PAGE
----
News & Advice

Managing the fresh calvers – crucial to a good season

Jun 30, 2022 | Dairy, Dairy Animal Health & Welfare, Minerals

Dave Curnow, Veterinarian, Anexa Vet Services Ngatea

A cow well set up, in good general health and with a good appetite are the key outcomes before leaving the colostrum mob. It’s no coincidence that most animal health issues occur in this time frame. Some of these problems are obvious (e.g. down cows) but a lot of production limiting disease may go unnoticed (i.e. subclinical).

The following are some useful management tips for the colostrum mob.



This starts with appropriate magnesium supplementation to the springer mob pre-calving. For farms that have custom springer transition mixes, addition of high quality minerals (both macro and trace minerals) is essential.

Calcium levels are generally low in the first 24 – 36 hours after calving, with older cows (6+) remaining low for longer. Giving ‘at-risk’ cows a calcium bolus or starter drench on the day of calving is a cost-effective way to treat and prevent sub-clinical hypocalcaemia (low blood calcium). Addition of lime flour in the colostrums will also help to reduce milk fever risk. This can be dusted at 200-300 grams per cow daily on a fresh break. It can also be mixed in with supplements, however, high levels of lime flour will not be palatable to cows and may result in reduced intakes of the supplement.

Magnesium is also crucial for colostrums. This may be dusted with the lime flour, mixed with supplement, drenched or added to the water. The chosen method will depend on what’s most effective and achievable with your farm setup.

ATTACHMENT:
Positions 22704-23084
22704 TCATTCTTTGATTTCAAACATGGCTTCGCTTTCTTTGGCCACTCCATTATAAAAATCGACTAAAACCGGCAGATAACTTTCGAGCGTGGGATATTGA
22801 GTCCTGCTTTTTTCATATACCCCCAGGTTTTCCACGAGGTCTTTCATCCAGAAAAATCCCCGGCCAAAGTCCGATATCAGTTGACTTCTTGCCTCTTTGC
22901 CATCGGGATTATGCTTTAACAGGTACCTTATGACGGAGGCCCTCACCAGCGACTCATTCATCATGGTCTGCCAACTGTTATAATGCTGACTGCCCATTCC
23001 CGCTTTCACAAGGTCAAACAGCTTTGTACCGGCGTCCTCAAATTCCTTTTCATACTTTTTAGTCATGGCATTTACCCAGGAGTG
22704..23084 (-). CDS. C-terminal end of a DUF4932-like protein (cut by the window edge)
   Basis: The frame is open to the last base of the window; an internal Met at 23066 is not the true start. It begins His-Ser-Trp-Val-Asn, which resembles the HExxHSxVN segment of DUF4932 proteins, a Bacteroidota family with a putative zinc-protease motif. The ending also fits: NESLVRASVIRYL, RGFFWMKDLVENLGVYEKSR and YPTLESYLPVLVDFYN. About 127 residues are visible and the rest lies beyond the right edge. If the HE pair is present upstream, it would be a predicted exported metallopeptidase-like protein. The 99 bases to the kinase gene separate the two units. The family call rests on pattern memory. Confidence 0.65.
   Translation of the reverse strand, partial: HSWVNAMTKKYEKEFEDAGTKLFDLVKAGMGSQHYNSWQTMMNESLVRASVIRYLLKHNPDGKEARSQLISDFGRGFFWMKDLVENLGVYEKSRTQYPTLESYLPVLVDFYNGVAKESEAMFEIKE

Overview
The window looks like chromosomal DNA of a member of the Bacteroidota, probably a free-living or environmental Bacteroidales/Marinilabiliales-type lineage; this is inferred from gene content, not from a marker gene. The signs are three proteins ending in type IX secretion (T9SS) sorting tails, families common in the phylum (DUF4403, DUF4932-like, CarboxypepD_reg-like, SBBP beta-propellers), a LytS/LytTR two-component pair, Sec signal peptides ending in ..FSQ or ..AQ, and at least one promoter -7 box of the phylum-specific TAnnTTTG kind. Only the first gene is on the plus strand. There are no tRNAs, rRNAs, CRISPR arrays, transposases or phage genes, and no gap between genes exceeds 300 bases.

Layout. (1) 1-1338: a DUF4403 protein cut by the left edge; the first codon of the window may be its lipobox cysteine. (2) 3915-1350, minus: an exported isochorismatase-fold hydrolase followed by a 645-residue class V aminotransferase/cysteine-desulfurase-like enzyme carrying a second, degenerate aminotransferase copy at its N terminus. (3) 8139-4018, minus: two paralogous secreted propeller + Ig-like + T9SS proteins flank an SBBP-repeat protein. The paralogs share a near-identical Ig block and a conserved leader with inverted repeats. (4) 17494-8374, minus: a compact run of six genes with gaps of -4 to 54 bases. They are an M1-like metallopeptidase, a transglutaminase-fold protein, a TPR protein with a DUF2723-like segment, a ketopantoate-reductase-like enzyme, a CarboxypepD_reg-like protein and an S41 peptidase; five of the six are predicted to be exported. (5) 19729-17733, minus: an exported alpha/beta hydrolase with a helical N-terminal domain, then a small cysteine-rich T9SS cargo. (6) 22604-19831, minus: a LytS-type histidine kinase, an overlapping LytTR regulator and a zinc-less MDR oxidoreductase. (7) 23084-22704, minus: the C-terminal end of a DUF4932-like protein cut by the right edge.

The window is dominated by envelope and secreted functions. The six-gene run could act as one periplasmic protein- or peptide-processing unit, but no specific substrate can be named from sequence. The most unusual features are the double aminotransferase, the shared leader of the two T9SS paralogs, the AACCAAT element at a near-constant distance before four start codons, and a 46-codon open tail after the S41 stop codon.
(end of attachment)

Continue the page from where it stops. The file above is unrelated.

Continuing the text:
Feed intake 

Freshly calved cows won’t have full appetite; they need to be offered plenty of food and higher grazing residuals will be needed. Use of low volume high quality supplements can help to maintain energy levels in these cows.


Once a day milking? 

OAD milking of colostrums may have some cow health benefits in terms of improved energy balance and less metabolics. It may also be a practical option for managing workload on farm and less metabolic disease..
If dry cow therapy has been used it is important that cows are out of the vat for the full 8 milkings (not 4 days) if milking once daily.



Get the cows milked out as soon as possible after calving. Time between calving to first milking is a big factor linked to mastitis risk. Early milk out also allows you to harvest more high (“gold”) quality colostrum for your calves. Colostrum deteriorates over time in the cow’s udder and so early removal ensures maximum quality colostrum.

Be vigilant about checking for mastitis. Strip cows at their first milking and use the RMT paddle at the end of the colostrum period to screen cows before they enter the milkers. If you have staff, then make this a farm policy. Ensuring only clean low SCC cows enter the milking mob will keep BTSCC low and is much easier than having to find a problem in the milkers.


and finally…. Recording 

Recording health issues in the Spring is important. Possible recording options include the LIC phone app or in your notebook. Records allow you to identify potential problems in your system which can then be addressed. For example: how many retained membranes did you have last season? Can you put a figure on it?? If not, how do you know if it’s a problem???

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